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Number: 70
Continent: Africa
Region: North
Place Names: Mahdia, Tunis, Tunisia
Year of Origin: 1550
Title: Vera vrbis Africae descriptio, p Illust. D. Viceregem Sicilae, & Antonium Doriam, Caroli. v. IMper inuictiss. Duces iam expugnatae. 1550
Language: Latin
Publish Origin: Antwerp
Units: centimeters
Size Class.: Medium
Color Type: No Color
Images of this map are not yet available.
Cartographer: Hieronymus Cock [ Koek ]
Engraver: Hieronymus Cock [ Koek ]
Publisher: Hieronymus Cock [ Koek ]
Other Contributors: Sancho de Leyva
Claude de la Sengle,
Turgut Reis, [Dragut ]
Andrea [Antonium] Doria
Bernardino de Mendoza
Northernmost Latitude: 35.55
Southernmost Latitude: 35.45
Westernmost Longitude: 11.0
Easternmost Longitude: 11.1
Measurement Notes: modern estimates
Notes: [NOT in Afriterra collection, Ruderman source # 78592, , 11 inch x 8.5 inch, Map/View Engraved by Hieronymus Cock -- The Capture of Mahdia in 1550 The second known example this broadside of the Capture of Mahdia, the first map or view engraved by master engraver Hieronymus Cock and the only example to include a printed title. Cock's view shows a circular building representing the city's main mosque. Invading troops at right have begun to damage the defensive walls, but Ottoman crescent flags still fly from the towers. The European forces are identified by flags with Habsburg double-headed eagles, as shown on two ships in the left foreground and an a standard carried by ground troops at the right. At the right margin, cavalry bearing a crescent flag charge an infantry group that carries flags emblazoned with Christian crosses. This vignette may refer to a sortie that Ottoman forces made in the vicinity of the olive groves during the siege of Mahdia. Cock clearly distinguishes Habsburgs from Ottomans whereas Forlani's later 1562 view shows unidentified cavalry arrayed in the foreground who approach Mahdia from all sides, whether friend or foe. Between 1550 and 1570, Cock engraved 27 maps and topographic views. This view is the earliest surviving example of a map or topographical view engraved by Cock in the style of a map or view, depicting a current event and one of two published by Cock in 1550, the other being a large 2-sheet view of Lyon engraved for Cock by Balthasar Bos. In describing this image, Serebrennikov notes: 'No privilege, nor even identification, accompanies an etching which is signed 'Hieronymus Koek Ffecit] et Excudebat 1550' . . . From land and sea, imperial troops and their allies besiege a fortified town flying the Turkish crescent. The inscription sechagne at the entrance to the interior port indicates the presence of shoals and not, as has been suggested, the name of the settlement. Rather, this is the Siege of Mahdia, or Afrika as it was known to Europeans. . . . By mid-December of 1550 the French ambassador to the court at Constantinople had written back that imperial accounts of the fall of Mahdia had been available in print there for two months. Indeed, the earliest published account that has survived is an eye-witness report of the situation as of the thirteenth of September, which appeared that same month in Nuremberg. A similar account was probably was intended to accompany Cock's etching, given the blank area reserved at the upper margin and the numeral '17' just above the interior port. Certainly it was an eyewitness who provided the model that Cock used for his view of the besieged town. . . . Capture of Mahdia The Capture of Mahdia was an amphibious military operation that took place from June to September, 1550, during the struggle between the Ottoman Empire and the Spanish Habsburgs for the control of the Mediterranean. A Spanish naval expedition under the command of the Genoese condottiero and admiral Andrea Doria and the Spaniard Bernardino de Mendoza, supported by the Knights of Malta under their Grand Master Claude de la Sengle, besieged and captured the Ottoman stronghold of Mahdia or Mahdiye. Mahdia was defended by the Ottoman Admiral Turgut Reis, known as Dragut, who was using the place as a base for his piratical activities throughout the Spanish and Italian coasts. Sancho de Leyva remained in Mahdia in command of a Spanish garrison until 1553. Charles V offered the charge of the town to the Knights of Malta but they refused it, so he ordered it to be dismantled despite it being a strategically important stronghold. Shortly after Mahdia was reoccupied by the Ottomans. The town remained under Turkish rule until the 19th century. Sultan Suleiman, meanwhile, considered that Charles had broken the Truce of Adrianople and ordered Turgut Reis to resume the war against the Christians. After summoning up Turkish reinforcements he returned to the Barbary coast in August 1551, and succeeded in capturing Tripoli from the Knights of Malta. In 1560, he helped to defeat a Christian fleet at the battle of Djerba, but failed in an effort to take Malta, a failure that, together with that of the Ottoman governor of Algiers before Oran ans Mers El Kebir, allowed the capture in 1564 by Spain of Penon de Velez de la Gomera, a Christian success which was followed in 1565 by the decisive defense of Malta against the fleet of Turgut Reis. Rarity The present example includes a title at the top in Latin, which is printed on a separate piece of paper. We locate only a single surviving example (no title) at the Rijksmuseum.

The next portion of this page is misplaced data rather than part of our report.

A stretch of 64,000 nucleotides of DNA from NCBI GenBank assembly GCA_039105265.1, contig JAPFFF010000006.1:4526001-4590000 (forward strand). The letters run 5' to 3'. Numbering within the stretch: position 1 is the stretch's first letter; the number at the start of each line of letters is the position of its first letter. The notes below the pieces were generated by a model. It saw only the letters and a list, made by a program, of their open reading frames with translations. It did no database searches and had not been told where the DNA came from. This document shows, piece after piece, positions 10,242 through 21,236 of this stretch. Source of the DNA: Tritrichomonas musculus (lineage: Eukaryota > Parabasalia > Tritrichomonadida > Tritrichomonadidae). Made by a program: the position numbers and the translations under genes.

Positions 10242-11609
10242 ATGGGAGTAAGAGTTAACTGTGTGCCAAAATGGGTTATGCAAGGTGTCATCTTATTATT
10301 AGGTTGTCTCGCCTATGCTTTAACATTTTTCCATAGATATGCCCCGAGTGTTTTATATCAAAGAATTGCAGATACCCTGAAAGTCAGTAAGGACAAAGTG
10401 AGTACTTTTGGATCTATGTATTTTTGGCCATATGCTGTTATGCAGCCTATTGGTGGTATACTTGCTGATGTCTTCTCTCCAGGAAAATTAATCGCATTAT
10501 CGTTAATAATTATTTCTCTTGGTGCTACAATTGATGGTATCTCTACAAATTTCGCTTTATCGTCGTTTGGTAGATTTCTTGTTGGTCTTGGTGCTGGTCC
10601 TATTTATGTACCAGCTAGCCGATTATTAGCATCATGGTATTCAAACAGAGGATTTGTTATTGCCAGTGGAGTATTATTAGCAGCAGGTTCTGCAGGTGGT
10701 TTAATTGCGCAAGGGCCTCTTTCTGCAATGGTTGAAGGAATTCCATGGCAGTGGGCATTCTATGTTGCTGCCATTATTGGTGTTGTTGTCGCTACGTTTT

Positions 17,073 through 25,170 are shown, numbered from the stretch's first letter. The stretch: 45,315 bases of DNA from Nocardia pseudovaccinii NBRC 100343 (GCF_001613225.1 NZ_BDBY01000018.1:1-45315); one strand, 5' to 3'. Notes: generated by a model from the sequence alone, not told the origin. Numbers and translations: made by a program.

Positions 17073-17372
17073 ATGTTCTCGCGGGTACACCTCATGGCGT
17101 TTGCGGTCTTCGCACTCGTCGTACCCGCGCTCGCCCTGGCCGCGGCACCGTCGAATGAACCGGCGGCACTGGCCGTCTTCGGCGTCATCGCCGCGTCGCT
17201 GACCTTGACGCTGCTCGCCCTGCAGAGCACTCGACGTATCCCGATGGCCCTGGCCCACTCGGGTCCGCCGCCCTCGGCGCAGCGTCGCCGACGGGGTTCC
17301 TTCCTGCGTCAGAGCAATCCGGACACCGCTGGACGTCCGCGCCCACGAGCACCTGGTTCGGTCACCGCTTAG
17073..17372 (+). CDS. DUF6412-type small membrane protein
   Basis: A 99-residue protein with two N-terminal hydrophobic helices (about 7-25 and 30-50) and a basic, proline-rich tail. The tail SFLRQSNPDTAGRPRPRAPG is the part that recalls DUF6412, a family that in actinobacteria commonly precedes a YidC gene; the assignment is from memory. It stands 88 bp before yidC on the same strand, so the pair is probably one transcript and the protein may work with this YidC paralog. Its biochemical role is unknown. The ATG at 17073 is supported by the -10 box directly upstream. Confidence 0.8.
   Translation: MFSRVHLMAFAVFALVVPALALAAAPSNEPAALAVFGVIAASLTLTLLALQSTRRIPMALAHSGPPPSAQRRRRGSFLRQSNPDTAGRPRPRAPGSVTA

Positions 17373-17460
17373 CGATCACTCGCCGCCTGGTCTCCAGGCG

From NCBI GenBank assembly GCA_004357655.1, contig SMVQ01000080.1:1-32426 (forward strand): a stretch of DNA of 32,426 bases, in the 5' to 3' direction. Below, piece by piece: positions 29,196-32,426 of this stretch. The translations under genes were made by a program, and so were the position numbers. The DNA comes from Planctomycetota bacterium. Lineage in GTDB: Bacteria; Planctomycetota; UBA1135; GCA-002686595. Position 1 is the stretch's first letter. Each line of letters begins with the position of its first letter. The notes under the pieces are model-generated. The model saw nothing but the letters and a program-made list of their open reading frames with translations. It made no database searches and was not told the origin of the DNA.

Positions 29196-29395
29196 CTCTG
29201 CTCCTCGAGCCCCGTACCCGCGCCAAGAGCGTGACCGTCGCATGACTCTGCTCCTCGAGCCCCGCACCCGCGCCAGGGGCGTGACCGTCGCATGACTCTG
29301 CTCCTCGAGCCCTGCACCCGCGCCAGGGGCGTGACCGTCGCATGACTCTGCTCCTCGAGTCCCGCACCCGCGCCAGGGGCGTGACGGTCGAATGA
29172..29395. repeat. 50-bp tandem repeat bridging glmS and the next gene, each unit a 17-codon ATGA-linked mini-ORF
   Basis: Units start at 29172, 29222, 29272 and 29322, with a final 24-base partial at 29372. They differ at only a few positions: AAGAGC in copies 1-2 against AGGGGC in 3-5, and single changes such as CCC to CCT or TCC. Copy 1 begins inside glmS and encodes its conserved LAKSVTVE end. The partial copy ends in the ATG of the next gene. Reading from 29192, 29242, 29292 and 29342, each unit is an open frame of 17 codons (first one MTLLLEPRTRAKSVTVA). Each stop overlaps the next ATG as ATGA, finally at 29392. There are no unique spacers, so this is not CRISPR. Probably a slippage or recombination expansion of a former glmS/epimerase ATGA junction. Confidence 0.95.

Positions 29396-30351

Last updated: Nov 30, 2021